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Discussion Starter · #1 ·
Hey guys,

I'd like to get a kayak soon and am debating between a pedal drive manual powered kayak or something like this pelican catch PWR 100 with an electric trolling motor or 2.5 gas outboard.

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I have a 4 door compact sports sedan with a roof rack, so it would have to be mounted on top of the car.

Is it feasible to have a little 2.5hp 29lb suzuki outboard attached to the back of this 9.9 ft kayak while transporting it on top of the car (from what I understand I could not lay the outboard down inside my car correct)?

Or would this be asking for issues?

Can anyone weigh in on the non-obvious benefits/cons of going with the electric trolling motor vs a small outboard like this (like some gotchas I may not think about)?

Can you still feasibly slow troll a bank with a little outboard like this?

Any info helps,

Thanks!
 

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I think if you want to run a motor, you need a bigger/ heavier duty kayak made for that. Either one you will have to register with TPWD.
 

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I like the power of gasoline. There might be more energy in a teaspoon of gasoline than in both of my marine batteries combined. But I think gas engine is the wrong choice for you. With your transport mode being a car roof top, I would suggest a pedal drive yak.

You would not be allowed to run the gas engine at Lady Bird, Pflugerville, Meadow and a host of other good yak lakes. Realistically, I can imagine it would be very difficult to load a yak with a mounted outboard onto a car by yourself.

I honestly considered buying a Catch yak before I bought the Pelican Pond Prowler. The Catch looks like a good fishing platform. But I don’t know for sure.

I saw a jon boat at Decker with a small outboard. It is very, very loud. Very, very smokey. Air cooled. He might have been trolling, but I hope he had ear plugs. Personally, I like the quiet of fishing and the sound of the wind and waves.

If you have to have power propulsion, stick to battery for now, but don’t get carried away. I saw some men bring their project battery yaks to Lake Pflugerville. These guys weighed around 280lbs and had Group 27 batteries and 55# thrust trollers. Only the very top of the yak was barely breaking the surface when they set them in the water. They went twenty feet from the ramp and turned around, hopefully back to the drawing board.

Like you, I don’t have a trailer. Because the rigged out Pond Prowler weighs around three hundred pounds, I have to “Build-a-boat” every time I launch. This requires a boat ramp. It is kind of intimidating when people are waiting to trailer launch. At my fastest, I can toss everything in the boat and float it over to the courtesy dock in about seven minutes.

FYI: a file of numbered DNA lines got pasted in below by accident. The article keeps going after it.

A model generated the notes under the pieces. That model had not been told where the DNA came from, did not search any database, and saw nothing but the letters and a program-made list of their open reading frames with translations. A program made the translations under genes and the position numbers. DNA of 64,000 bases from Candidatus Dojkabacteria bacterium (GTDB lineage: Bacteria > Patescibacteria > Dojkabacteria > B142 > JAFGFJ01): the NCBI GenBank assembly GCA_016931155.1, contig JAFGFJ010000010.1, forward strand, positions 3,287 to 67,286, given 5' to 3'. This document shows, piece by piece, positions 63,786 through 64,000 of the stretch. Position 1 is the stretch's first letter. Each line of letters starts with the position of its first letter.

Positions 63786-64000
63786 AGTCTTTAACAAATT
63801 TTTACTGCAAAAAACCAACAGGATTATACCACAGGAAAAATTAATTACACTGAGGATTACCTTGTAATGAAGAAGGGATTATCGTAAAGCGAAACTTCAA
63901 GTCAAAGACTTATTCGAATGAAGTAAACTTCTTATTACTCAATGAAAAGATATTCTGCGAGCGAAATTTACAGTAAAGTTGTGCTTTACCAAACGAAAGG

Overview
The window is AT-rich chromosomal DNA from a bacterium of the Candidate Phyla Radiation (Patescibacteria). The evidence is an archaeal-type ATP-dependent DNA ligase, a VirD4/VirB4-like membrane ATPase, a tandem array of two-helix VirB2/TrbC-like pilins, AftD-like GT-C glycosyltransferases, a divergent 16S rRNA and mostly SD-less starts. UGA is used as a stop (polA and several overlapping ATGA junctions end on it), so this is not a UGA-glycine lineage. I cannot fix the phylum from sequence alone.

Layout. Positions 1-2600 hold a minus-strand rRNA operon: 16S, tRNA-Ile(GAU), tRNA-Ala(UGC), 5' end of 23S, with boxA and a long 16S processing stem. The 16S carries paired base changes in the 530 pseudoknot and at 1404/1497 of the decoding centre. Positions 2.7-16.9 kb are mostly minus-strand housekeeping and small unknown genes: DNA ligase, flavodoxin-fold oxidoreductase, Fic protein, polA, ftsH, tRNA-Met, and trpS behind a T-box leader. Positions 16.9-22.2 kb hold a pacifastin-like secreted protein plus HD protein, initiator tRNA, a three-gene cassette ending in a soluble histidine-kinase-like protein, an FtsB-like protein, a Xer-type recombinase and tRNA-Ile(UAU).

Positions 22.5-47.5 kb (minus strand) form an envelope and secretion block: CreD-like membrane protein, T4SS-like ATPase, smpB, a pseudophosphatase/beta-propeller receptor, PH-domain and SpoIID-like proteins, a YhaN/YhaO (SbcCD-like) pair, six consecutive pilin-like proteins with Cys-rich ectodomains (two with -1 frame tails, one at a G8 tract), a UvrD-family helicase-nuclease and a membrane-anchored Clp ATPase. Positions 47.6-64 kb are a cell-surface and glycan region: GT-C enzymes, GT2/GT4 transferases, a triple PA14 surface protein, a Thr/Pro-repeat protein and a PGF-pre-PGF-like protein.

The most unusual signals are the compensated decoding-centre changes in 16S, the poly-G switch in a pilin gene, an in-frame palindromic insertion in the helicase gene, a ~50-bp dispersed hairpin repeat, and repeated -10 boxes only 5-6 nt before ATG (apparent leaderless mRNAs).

I would think that you’re going to have to trade something off here. Have the sedan fitted for a trailer if you want power. If you’re committed to roof top hauling, go as light as possible and stick to one of the pedal drives.
 

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I was very VERY close in purchasing that setup.
I ended up with a Bonafide SS127 and couldn’t be happier. I like to paddle around on a fishing kayak so if your looking for the peddle version Bonafide has that as well.
Good Luck In Your Venture
 

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Discussion Starter · #5 · (Edited)
TFTR guys, will probably go with a pedal drive, I still like the iSUP but it’s tough in the wind 😂

Jeremy that sounds like quite the workout before fishing, I’m sure you’re wide awake and ready to fish after that 🤣.

Welder, actually amazing enough this pelican is specd to take up to a 2.5 hp outboard off the transom off the back, really is a neat looking solo vessel, but I definitely want to fish LBL so a pedal kayak is probably more suitable.

Womack, that’s a sweet rig, I’ve had a couple paddle yaks in the past, loved ‘em but with lower back issues and the wind in my area, the pedal yaks are looking real nice
 

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A pedal drive kayak on a car roof rack sounds like pain in the neck.

That pelican weighs 78lbs. Add gear, some sort of wheel system and youre pushing 100lbs. Thats if youre pulling gear plus the motor or battery/trolling motor off every time. Again, sounds like a major pain in the neck.

I have a native pedal drive 10ft. All of my gear stays on it and I leave it in my truck bed, can unload and be in the water floating in minutes. I think it weighs over 150lbs loaded (probably more because I keep buying more rods and crap). I dont have the patience to take everything off the kayak including the pedal drive every time im launching and pulling. If you do, then yes its doable on the roof rack.

As @Jeremy said youre going to have a trade off somewhere. I think a trailer is your best bet and then go small jon/prowler or pedal drive kayak. A trolling motor can be added to the kayak too but I dont see the point in adding power to a pedal drive kayak. Youre just adding weight and the need to register it. Id just buy a bass boat if Im looking to go that route.

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Discussion Starter · #7 ·
A pedal drive kayak on a car roof rack sounds like pain in the neck.